When she talks about living wisely she says it meansrealising that you can't force reality to be what youwant it to be, you can't turn the world into what youwant it to be, and that you are not a terribly wickedperson. Neither are you a perfect person, you are justordinary. But, she admits, a lot of depressed peopledon't want to be ordinary.

"Depression can give you a breathing space towork things out. But if you make it your first and onlychoice in responding to a situation, you are not goingto solve any situation, because what you are doing isputting yourself in the centre of the stage."

Dorothy grew up with a mother who suffered depression,although no one in the family circles ever said so.Instead, it was "don't upset Ella".

"That was the family rule, and that made her avery powerful person. Nobody in the extended familywanted to upset her." Dorothy goes onto to recounthow she received no acknowledgement from her motherwhen she sent her a copy of her first book, which shehad dedicated to her parents. Later, her sister toldher that she'd had to point out the dedication to theirmother, and it made her realise that Ella hadn't evenopened the book.

"She didn't give me any support in my career,"Dorothy adds. "She always let it be known she wasdisappointed that I didn't get a job in a bank, whichis so stupid as I couldn't add up. But that was theheight of her ambition."

When I ask her how she dealt with her own mother'sdepression, she confesses one of the advantages of beinga psychologist is that "people tell you all sortsof stories that you would otherwise never hear. Theymight be totally useless in helping the client, butyou learn an awful lot about yourself." She alsoadmits hearing other people talk about their mothersput things in perspective for her, and made her thinkmore kindly towards her own mother.

In 1971, Dorothy completed her PhD and the followingyear set up the Lincolnshire Department of ClinicalPsychology. Her research there established the basisof her first book, "The Experience of Depression"which is now called "Choosing Not Losing"and she has followed it up with 11 others.

Her third book, "Depression: the Way Out of YourPrison" was first published in 1983, and, the followingyear won the Mind Book of the Year Award. Twenty fiveyears later it is now in its third edition, and itsauthor casually mentions that, a very rare occurrencein the world of book publishing, its sales have actuallyincreased over the years.

According to Beyond Blue, the national, not-for-profitorganisation working to address issues associated withdepression, one in five people experiences depressionat some stage in their lives. A report by pharmacistGail Bell documents that over 12 million prescriptionswere written in 2005 in Australia for antidepressants,and today that figure is probably slightly higher. Fullyaware of the agony of mental pain, Dorothy believesthat drugs can help dull the pain so that people havean opportunity to work things out for themselves. But,she adds, some people will not enter into any area ofthinking about their lives and themselves.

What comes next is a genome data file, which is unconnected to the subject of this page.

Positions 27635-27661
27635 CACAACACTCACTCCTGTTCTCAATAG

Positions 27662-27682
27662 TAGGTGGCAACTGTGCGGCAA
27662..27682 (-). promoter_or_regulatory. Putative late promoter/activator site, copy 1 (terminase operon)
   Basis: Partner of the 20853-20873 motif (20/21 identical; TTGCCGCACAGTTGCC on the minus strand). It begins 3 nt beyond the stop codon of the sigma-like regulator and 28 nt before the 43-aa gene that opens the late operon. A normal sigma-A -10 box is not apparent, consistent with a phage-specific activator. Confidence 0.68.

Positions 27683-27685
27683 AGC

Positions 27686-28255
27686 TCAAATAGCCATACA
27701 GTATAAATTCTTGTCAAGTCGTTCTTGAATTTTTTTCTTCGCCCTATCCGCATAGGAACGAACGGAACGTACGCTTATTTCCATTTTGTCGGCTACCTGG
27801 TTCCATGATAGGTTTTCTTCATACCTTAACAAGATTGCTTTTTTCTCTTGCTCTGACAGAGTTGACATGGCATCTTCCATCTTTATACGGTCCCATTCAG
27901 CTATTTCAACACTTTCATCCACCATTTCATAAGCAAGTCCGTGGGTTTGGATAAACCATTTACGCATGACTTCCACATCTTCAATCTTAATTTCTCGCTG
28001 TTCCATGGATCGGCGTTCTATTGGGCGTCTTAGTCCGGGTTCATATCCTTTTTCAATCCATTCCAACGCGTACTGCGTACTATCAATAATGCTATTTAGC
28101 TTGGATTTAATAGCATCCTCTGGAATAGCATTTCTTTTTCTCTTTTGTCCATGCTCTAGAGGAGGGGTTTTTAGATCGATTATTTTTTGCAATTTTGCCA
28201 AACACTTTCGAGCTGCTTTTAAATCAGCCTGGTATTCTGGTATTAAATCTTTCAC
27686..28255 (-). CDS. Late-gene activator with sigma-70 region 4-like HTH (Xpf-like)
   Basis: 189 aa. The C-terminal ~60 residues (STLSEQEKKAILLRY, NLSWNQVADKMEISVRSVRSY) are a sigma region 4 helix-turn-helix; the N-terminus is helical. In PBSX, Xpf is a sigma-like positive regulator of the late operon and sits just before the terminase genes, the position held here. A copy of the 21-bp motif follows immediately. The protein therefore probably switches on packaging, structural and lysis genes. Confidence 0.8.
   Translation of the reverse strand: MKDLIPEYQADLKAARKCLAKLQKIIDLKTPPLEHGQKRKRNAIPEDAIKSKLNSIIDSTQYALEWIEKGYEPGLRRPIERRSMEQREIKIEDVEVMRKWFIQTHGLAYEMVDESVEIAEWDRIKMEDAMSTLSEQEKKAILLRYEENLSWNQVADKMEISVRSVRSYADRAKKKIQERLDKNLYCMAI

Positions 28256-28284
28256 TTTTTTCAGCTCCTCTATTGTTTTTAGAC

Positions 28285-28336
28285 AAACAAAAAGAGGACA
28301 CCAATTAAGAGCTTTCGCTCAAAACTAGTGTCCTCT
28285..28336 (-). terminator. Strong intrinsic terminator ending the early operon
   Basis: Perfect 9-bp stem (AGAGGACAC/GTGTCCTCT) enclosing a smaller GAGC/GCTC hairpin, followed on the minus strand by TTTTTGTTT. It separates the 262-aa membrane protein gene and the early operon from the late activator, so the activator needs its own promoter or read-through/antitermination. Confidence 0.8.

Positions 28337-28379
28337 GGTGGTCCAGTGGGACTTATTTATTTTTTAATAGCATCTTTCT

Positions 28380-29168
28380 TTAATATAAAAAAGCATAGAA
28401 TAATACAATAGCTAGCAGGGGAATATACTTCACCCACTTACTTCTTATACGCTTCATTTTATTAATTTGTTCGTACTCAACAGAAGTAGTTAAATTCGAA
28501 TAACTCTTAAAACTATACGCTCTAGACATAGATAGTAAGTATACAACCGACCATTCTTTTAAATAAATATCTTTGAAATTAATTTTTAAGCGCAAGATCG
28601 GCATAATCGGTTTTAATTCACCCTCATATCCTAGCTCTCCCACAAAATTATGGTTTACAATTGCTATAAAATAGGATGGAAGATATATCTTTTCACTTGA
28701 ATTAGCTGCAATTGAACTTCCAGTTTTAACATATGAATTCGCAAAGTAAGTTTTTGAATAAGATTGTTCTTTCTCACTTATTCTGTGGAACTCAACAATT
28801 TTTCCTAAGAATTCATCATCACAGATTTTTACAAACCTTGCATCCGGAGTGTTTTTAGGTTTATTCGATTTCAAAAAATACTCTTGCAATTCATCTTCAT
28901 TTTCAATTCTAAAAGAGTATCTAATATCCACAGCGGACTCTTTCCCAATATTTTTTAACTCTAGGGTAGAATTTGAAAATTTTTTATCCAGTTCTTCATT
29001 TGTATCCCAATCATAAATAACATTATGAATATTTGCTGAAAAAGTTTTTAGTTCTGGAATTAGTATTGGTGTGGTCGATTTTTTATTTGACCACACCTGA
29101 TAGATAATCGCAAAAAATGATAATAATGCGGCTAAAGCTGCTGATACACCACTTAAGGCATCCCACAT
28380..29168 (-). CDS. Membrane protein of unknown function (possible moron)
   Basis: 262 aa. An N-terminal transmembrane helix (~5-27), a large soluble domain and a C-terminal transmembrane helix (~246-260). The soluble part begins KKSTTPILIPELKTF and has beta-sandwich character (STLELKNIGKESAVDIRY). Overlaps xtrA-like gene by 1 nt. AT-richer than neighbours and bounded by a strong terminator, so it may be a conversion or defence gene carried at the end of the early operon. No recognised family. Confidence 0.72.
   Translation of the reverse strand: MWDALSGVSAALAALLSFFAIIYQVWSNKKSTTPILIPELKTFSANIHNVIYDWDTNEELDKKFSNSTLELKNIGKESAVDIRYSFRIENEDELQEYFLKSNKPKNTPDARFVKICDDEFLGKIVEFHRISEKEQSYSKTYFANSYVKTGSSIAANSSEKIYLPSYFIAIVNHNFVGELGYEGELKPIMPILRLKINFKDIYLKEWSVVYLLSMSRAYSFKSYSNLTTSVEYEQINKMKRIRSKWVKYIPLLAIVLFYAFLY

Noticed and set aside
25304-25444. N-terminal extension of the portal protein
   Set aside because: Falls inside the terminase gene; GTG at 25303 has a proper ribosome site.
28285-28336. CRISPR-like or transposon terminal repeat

She firmly believes that governments should stop regardingdepression as a mental illness and, instead, look atit with regard to certain aspects of life. Marital statusthrows up an interesting conundrum - in this category,the biggest group of depressed people is married women,while the smallest group is married men. In terms offinancial status, it mostly affects those less welloff, who have limited options to seek other alternativesin a difficult situation. "So, if politicians lookat depression in regard to certain aspects of life theyhave to do something about poverty, and they'd haveto do something more than they do about education."

In 2007, Dorothy Rowe was nominated as one of 100 livinggeniuses after a survey was sent to 4,000 Britons askingthem to list 10 living people they considered exceptionalthinkers. In her work, not only does she acknowledgethe pain and anguish that individuals are experiencing,but also empowers them. She has shown us that depressionis not an illness over which there is no control but,rather, an intolerable prison we build for ourselvesout of how we see ourselves and our world, and thatwe can escape this prison by choosing to change theway we interpret our lives.

The difference she has made to the way both cliniciansand their patients regard mental disorders is invaluableand her insights are profound, not only for those sufferingfrom depression, but also for their loved ones. Shehas certainly given me a far greater understanding ofmy mother's depression and some of the factors thathave caused it.